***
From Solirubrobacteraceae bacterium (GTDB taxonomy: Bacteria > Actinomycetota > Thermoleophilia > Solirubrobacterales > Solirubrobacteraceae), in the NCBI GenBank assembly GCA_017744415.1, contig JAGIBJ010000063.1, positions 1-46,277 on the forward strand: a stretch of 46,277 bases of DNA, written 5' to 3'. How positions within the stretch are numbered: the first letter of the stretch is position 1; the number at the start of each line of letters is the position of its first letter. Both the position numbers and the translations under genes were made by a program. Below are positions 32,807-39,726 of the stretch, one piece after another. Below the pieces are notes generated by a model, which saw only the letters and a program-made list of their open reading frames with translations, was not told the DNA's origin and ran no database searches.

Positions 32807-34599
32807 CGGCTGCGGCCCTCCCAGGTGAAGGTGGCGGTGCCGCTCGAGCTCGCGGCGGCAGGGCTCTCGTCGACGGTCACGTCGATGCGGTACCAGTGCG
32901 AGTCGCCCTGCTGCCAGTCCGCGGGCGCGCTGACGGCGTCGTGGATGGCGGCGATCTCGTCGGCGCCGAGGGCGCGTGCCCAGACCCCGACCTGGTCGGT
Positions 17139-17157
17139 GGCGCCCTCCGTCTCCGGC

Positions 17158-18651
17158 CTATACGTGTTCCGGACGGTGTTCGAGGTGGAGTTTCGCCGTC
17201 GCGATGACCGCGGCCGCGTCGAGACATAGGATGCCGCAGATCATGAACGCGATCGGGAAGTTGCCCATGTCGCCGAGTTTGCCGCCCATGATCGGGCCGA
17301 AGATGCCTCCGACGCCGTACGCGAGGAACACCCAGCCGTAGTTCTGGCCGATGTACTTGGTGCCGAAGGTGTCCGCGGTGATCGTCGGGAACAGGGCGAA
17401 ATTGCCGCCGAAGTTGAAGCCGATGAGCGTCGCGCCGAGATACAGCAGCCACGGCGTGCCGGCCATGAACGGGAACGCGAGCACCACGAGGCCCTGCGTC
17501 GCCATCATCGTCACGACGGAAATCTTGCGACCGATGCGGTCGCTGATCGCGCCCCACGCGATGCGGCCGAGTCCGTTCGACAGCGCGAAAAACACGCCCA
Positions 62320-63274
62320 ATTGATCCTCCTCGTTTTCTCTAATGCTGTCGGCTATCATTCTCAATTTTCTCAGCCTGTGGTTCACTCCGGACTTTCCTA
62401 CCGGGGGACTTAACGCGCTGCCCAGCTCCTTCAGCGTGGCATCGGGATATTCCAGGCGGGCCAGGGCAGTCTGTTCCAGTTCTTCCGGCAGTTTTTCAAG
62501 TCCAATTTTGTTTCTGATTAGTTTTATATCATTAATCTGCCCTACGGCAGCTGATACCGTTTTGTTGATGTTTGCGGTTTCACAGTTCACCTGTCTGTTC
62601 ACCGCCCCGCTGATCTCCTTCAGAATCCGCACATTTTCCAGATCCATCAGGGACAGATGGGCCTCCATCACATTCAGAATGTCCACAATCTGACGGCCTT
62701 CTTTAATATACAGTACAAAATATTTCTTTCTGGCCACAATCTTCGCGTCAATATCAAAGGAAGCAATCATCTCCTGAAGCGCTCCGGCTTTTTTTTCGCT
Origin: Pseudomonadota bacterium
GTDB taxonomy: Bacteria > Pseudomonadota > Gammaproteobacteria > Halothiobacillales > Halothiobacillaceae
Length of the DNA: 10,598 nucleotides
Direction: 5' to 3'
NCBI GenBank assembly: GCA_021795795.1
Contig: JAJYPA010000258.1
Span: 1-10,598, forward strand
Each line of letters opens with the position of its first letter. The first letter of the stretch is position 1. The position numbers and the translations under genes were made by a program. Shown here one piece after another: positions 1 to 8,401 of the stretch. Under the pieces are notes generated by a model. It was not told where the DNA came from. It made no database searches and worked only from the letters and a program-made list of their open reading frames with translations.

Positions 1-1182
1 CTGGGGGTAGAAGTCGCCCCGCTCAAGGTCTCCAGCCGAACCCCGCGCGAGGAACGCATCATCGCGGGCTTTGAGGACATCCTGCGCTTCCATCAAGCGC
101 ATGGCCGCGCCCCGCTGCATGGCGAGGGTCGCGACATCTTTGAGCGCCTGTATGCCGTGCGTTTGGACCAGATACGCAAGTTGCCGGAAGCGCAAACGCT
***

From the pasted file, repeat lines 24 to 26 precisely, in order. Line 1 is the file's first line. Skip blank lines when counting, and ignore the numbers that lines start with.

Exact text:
Contig: JAJYPA010000258.1
Span: 1-10,598, forward strand
Each line of letters opens with the position of its first letter. The first letter of the stretch is position 1. The position numbers and the translations under genes were made by a program. Shown here one piece after another: positions 1 to 8,401 of the stretch. Under the pieces are notes generated by a model. It was not told where the DNA came from. It made no database searches and worked only from the letters and a program-made list of their open reading frames with translations.